Step 8. Sort of. You see at this point we're going to relying on a bit of creativity. As I mentioned in my last post (Steps 4 through 7) there are no instructions with my kit on how to add the additional 11 story 'add-on' section to the main 16 story section.
In Steps 4 through 7, I explained how I added each floor into the 4 grooved vertical strips, and then placed the 'roof' soffit piece on top. Its the same process for the 16 and 11 story sections.
The instructions for Step 8 in my original instructions disuss how to start adding the top floor and interior walls, which we don't want to do just yet until we figure out how the original kit and the additional structure go together.
Nevertheless, here is the original German and English translated instructions for Step 8:
8. In die beiden Kern offnungen schiebt man jetzt die geraden Kernwande Fb mit den Türöffnungen bis an die Unterkante der Bodenplatte ( leichtes seitliches Verschieben erleichtert das Durchstecken) An der Bodenplatte wird die Kernwand angeklebt.
In the two core openings to push the now straight core walls Fb with the door openings up to the lower edge of the bottom plate (slight lateral displacement facilitates leadthrough) On the bottom plate is the core wall glued
Instead of following those instructions, what I am going to do is:
- Insert the 'center wall' sections into both the 11 and 16 story sections
- Apply the clear window plastic
- Apply the exterior walls
Adding the Interior Walls:
There are two long, flat strips with door-sized cut outs for each 16 and 11 story section. These should be inserted first. These are pushed down through the top semi-circle all the way down each floor until they extend into the holes in the bottom section (they should be flush on the bottom and - eventually - the top [whereever that is, at this point its not clear given we're going to add a section to the top of this])
In the photo below I have the above 2 flat, smooth sections installed which are behind the 'corrugated' sections (in blue) which get inserted after you have the flat sections in. I added some notes to the below photo which I hope help. IMPORTANT - This photo was taken after the clear, plastic 'windows' were applied...you DO NOT want to insert these interior walls after you apply the windows. You may need to stick a pencil in between the flloors to get these 'interior wall' sections all the way through each semi-circle hole on each floor, and if you have the clear plastic windows installed, you will be stuck!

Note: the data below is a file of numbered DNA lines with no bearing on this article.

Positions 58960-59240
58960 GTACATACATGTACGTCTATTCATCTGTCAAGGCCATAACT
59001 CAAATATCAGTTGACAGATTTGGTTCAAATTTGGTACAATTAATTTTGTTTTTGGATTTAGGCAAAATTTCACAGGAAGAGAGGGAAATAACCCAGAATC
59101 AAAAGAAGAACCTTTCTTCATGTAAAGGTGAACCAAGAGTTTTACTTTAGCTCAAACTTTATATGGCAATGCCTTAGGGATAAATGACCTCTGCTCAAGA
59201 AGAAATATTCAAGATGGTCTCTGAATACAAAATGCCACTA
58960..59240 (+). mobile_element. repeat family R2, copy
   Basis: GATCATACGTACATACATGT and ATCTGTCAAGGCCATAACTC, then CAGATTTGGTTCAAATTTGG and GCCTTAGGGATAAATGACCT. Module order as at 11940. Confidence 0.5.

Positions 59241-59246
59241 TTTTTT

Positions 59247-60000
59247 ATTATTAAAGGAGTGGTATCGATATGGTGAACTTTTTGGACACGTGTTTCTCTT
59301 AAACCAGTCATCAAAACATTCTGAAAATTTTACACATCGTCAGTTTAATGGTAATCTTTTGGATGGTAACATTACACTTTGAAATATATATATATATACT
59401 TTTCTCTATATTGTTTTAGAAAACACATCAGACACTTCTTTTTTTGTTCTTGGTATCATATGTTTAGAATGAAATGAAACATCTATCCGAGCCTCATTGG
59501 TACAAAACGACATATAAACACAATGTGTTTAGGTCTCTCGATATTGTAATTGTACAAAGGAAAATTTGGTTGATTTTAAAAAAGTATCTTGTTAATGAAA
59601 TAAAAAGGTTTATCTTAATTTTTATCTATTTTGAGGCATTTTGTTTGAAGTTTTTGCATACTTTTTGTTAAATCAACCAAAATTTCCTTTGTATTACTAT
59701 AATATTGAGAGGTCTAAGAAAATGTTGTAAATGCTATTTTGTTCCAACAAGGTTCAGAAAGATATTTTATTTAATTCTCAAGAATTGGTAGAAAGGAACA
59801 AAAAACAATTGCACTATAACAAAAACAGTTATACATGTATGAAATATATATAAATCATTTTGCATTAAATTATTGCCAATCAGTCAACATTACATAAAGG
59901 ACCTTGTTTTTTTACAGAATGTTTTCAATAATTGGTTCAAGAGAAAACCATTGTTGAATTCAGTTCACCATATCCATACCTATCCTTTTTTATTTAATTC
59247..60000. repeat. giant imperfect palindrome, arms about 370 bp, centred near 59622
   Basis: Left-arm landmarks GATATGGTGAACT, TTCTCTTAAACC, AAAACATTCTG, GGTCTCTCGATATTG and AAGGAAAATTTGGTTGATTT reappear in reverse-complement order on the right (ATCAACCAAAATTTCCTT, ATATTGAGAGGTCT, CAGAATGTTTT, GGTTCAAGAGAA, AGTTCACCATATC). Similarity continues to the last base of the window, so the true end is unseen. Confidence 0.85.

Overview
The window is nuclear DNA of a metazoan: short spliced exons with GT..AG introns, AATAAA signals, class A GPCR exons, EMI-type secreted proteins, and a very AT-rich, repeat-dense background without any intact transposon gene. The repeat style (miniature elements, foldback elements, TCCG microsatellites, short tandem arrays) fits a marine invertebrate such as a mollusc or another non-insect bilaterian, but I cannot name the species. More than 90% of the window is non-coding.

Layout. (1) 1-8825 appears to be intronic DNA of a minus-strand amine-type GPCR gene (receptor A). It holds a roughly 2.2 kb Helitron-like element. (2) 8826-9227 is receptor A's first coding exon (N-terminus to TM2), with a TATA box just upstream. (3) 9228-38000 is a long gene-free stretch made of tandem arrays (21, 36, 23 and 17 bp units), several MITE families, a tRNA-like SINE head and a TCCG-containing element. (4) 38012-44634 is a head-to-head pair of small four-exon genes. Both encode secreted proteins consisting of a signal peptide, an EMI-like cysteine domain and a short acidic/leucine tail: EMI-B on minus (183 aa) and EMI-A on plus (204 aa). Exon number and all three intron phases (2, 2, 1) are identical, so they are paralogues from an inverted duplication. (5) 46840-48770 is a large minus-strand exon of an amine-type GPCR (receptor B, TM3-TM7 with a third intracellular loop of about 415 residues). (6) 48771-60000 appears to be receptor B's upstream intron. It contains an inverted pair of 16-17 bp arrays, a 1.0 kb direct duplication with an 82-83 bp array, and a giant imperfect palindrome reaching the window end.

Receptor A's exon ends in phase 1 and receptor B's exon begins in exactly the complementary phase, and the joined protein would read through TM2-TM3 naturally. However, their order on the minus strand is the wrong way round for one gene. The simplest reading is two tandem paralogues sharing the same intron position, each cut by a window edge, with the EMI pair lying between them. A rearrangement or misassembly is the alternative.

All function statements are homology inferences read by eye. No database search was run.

Apply the clear window plastic:
This is probably one of the steps I hated the most.
I was fortunate to find a really good glue / adhesive for this step, again I used "Welder" - as I mentioned back in Step 1, its a clear, gel-like substance (but its NOT invisible! You will see streaks and other gooey-ness you still don't want to be showing on your model!) but it has a good, rubbery adhesion that seems to be effective fairly quickly - which is really nice when you are gluing something around a cylinder and want it to stay in place! It also won't 'fog' your clear plastic like CA will, and works much faster than traditional Plastic Cement.
The trick with the window sheets is that they have rectangular window frames already on them, so that tells you where the 'windows' will go, but you also need to apply it so that none of your floors, or any of the four vertical strips are in these windows. I was succesful on the former but, as I mentioned in an earlier step, my vertical posts ultimately are slightly askew and its impossible not have some of them showing through some of the windows. Bummer.
I tried to carefully apply a little bit of glue around the exterior of most of the floors, then - without letting any window area contact the glued floor (I want the glued floor edges to go between the window spaces) - wrap the plastic sheet around the entire structure. And pray.
Actually, have some tape handy to hold the plastic sections firmly in place while the glue sets.
I waited 24 hours before moving on to the next step.
Apply the walls!
This was a confusing step. The wall sections come as a complete sheet, and the instructions and photos that accompany them seem to indicate taht you should glue the two edges together to form a sort of 'hollow cylinder' of these exterior walls, and then slip them over your floor structures.
I thought about this and tried to work out how this would work...it seemed to me that even if I could get the wall sections to form a nice cylindrical shape and the glue seem of the two edges holds them together, they would be a tight fit around the now clear-plastic encased structures. It seemed like this had the chance of smearing glue all over the place as I try to slide the exterior wall 'cylander' over the floor structures.
Instead, I decided to just apply the exterior walls directly to the clear plastic. Apply glue to the clear plastic (outside of the window rectangle outlines of course), making sure that your window rectangles on the clear plastic align with the openings in the exterior wall (I did well on this on the 16 story section, not as well on the 11 story section!) then use tape to hold the exterior walls in position while the adhesive sets.
It does help if you flex/bend the exterior walls a bit so they will have an easier time of conforming to the cylindrical structure.
During this process, my 'full sheet' of exterior wall actually snapped apart at the seams in a couple of spots, which probably made it a little easier to apply three sections individually, rather than one sheet all at once. Anyway, if your walls snap apart like mine, no big deal, just try to align each piece the best you can and apply them separately.
These photos just illustrate the process I used to get the walls on. You'll notice in the above photo the 'rooftop' lounge section being applied to the top of the 11 story section. We'll get to that in my next post.
Stay tuned...we're almost finished!